I received strange glances and expressions of doubt when I said that I would be fasting for Ramadan this year. What business does a non-Muslim have in fasting for Ramadan? What is there to gain from depriving yourself of food and water during some of the hottest and longest days of the year? Why should I care?
This month, I will attempt to engage in routine prayer and meditation. I will abstain from food and drink from sunrise to sunset, and a will make an effort to quell violent and hurtful thoughts and speech. I will attempt to read a significant amount of the Qur’an and New Testament and participate in volunteer and charity efforts that benefit the local or global community.
I am presented with an opportunity to grow in my humanity. This past year, I have constantly found myself over-committed and lacking time for proper reflection and growth. I look forward to taking this time to grow consciously – to nourish relationships, reflect on my goals and values, and grow in love, peace, and humility. In starving my senses, I become aware of the beauty of life that surrounds me. Participating in Ramadan is a test of my personal commitment and ability to set aside the year (and years) ahead for long-term and life-long inner transformation.
Ramadan, to me, is not a ritual shrouded in Oriental mystique, but a profound period of spiritual development and ascension that is practiced by dozens of my friends and colleagues, hundreds of Chicagoans, and thousands of Americans. In a society that often sets spirituality in the periphery of life, the chance to engage in a period of reflection and intention is an opportunity not to be missed.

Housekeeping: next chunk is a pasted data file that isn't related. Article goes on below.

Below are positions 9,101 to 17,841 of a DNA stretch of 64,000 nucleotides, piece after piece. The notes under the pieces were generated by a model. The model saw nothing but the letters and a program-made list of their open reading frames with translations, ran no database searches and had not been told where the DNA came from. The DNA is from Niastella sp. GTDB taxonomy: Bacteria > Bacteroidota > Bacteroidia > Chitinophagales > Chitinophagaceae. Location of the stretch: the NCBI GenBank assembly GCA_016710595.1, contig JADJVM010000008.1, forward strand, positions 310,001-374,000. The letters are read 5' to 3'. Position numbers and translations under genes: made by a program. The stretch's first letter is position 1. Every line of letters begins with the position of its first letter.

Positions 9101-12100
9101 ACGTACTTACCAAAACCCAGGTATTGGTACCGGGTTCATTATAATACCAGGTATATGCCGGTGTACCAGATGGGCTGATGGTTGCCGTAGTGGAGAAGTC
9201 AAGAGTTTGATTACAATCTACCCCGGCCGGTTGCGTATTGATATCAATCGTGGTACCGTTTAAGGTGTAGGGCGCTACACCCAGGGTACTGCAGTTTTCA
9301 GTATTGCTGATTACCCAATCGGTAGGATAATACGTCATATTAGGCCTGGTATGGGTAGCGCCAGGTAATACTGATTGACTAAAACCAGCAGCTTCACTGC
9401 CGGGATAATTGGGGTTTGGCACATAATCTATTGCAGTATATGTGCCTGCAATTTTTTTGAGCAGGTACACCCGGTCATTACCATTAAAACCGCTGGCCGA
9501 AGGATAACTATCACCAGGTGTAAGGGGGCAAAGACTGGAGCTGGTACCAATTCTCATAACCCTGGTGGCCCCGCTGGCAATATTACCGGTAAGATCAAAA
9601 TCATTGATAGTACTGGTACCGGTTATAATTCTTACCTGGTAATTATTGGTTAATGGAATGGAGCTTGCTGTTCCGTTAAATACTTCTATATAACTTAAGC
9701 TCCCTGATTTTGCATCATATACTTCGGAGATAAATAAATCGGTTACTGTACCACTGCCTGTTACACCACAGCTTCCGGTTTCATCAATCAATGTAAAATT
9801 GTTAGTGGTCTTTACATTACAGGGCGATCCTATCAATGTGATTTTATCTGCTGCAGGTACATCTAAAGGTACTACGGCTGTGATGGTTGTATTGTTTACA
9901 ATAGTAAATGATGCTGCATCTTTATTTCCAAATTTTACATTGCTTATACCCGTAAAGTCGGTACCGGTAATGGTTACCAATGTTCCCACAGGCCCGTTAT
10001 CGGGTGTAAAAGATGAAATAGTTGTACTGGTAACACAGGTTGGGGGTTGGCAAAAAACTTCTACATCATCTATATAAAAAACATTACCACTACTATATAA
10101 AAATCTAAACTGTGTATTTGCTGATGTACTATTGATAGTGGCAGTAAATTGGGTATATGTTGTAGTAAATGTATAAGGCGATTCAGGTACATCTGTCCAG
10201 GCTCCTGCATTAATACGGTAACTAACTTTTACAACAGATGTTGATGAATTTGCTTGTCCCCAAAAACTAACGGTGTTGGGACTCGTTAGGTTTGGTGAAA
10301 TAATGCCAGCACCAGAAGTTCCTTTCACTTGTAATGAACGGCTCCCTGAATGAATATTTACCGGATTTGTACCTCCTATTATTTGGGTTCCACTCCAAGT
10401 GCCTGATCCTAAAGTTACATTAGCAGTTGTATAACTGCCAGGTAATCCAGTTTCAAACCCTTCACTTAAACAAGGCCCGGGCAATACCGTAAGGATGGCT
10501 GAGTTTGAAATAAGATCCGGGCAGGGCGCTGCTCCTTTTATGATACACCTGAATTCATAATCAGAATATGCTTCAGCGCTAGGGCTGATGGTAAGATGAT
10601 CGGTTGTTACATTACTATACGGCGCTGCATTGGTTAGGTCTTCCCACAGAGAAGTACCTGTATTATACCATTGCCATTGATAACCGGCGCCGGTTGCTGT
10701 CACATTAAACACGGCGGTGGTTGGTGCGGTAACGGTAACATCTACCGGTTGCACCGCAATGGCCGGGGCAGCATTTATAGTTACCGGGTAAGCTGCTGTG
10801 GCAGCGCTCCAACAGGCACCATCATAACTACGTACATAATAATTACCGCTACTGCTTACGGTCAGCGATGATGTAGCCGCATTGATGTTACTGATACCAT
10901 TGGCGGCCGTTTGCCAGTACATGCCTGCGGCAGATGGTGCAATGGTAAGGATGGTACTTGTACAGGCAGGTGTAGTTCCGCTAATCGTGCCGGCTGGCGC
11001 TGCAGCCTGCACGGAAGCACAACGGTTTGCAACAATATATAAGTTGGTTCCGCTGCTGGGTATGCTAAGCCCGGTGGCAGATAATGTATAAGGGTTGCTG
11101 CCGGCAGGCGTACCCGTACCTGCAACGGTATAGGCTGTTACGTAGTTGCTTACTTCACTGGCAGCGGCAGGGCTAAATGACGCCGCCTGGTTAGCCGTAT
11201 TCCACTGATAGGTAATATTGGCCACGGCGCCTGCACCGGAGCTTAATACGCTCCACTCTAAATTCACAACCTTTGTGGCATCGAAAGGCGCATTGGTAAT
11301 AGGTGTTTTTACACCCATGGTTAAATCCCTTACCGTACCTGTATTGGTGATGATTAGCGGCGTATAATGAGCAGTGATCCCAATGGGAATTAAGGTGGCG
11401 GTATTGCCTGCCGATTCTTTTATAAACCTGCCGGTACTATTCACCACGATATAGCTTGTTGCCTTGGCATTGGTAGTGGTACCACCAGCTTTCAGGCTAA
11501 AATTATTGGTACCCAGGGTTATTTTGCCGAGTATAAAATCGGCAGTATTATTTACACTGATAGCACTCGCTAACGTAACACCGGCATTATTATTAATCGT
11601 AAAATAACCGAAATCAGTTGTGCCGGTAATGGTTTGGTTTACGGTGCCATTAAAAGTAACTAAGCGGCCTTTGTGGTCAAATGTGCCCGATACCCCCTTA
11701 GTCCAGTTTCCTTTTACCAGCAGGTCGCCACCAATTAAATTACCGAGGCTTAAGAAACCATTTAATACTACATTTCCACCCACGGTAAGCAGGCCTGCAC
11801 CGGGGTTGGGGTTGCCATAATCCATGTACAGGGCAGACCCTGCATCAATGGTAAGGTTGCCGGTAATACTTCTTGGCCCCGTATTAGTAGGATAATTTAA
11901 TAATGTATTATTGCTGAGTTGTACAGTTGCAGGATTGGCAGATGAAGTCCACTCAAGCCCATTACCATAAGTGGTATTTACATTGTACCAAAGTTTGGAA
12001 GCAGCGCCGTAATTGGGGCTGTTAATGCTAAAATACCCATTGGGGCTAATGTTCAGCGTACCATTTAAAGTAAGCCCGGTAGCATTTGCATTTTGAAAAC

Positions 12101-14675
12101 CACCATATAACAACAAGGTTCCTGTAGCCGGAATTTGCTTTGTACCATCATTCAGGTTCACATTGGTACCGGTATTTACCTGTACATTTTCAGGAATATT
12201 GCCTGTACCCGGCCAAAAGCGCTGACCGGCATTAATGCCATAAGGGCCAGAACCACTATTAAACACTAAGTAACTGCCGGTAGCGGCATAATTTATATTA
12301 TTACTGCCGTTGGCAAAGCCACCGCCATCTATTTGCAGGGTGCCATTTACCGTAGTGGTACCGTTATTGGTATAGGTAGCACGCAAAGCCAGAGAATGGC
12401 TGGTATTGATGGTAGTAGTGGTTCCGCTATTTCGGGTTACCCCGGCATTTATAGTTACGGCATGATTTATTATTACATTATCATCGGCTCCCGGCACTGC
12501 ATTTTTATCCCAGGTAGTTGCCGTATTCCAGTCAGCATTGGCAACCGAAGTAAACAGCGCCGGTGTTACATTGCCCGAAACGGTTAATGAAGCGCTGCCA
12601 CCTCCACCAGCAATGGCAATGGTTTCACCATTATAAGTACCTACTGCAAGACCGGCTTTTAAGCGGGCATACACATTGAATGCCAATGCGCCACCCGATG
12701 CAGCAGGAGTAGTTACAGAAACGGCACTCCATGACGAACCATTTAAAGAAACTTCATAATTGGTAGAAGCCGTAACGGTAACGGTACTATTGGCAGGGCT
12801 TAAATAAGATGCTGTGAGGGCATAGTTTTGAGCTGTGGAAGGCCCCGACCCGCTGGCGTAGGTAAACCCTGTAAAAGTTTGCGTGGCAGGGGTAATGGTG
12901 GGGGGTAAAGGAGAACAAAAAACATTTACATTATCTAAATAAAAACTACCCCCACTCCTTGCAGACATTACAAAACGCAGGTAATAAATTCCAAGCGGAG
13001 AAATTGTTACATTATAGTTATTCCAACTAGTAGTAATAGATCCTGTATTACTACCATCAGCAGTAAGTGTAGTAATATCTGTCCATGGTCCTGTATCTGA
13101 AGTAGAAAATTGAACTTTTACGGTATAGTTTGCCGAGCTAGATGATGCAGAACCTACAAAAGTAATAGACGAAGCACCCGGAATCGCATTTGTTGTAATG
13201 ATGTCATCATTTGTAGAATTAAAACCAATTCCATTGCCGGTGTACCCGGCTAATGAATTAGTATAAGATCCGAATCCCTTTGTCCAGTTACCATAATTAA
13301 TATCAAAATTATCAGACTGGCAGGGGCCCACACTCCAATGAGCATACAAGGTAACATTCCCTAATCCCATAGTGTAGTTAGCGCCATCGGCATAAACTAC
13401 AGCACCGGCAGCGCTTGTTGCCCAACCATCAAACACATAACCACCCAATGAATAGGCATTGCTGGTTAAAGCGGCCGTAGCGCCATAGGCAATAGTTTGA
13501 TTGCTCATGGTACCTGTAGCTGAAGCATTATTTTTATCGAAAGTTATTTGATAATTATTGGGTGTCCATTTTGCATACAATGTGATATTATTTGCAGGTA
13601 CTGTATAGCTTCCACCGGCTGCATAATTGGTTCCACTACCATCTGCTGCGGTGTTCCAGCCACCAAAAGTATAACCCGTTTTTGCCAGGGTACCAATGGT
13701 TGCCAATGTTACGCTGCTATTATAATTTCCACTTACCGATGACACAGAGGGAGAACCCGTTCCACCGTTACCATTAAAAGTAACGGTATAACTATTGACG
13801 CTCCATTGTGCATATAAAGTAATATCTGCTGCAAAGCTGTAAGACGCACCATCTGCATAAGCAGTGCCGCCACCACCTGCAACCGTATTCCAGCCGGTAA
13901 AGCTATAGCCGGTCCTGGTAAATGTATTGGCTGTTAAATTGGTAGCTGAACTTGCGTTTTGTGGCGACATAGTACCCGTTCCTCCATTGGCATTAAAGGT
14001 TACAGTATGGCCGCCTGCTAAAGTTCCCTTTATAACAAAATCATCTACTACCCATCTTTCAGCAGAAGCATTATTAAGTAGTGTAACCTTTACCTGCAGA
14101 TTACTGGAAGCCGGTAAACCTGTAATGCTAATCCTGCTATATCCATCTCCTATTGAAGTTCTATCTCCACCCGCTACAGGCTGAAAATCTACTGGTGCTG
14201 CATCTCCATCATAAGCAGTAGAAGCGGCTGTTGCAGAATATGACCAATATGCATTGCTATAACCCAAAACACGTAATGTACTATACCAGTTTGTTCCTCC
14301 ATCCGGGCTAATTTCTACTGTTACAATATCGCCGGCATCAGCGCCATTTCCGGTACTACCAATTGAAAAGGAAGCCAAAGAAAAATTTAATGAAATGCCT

I have been reminded that I am a non-Muslim. Having been raised in the Catholic tradition, I am familiar with periods of reflection and abstention, and have fond moments of looking forward to Lent as a time to grow closer to God. I still look forward to Lent as a time to focus on the spiritual dimensions of life, but as I grow as an interfaith leader and as I grow to recognize the inherent wisdom in the diverse spiritual expressions of humanity, I see the value in reaching beyond faith divisions and embracing those elements that will guide me on my journey to the Divine.
My decision to fast is also a multi-faceted act of solidarity. In doing so, I am not only standing in solidarity with all the hungry and suffering in the world and with Muslim brothers and sisters. I am standing with all who face persecution based on their religious identities. As we have seen in years passed, Muslims face discrimination and persecution in the United States and elsewhere. As an interfaith leader, I take issue and fight to counter not only this faith-based division, but all acts of faith-based division around the world.
In fasting, I hope to make a conscious commitment to continue my work in the world. Thousands around the world not only suffer from lack of food and water, but from lack of acceptance, love, understanding, and a place to call home. Let us all, Muslim and non-Muslim alike, take time to remember this reality and remember our power to change the world for the better during this month.
An original post by Peter Dziedzic, a World Faither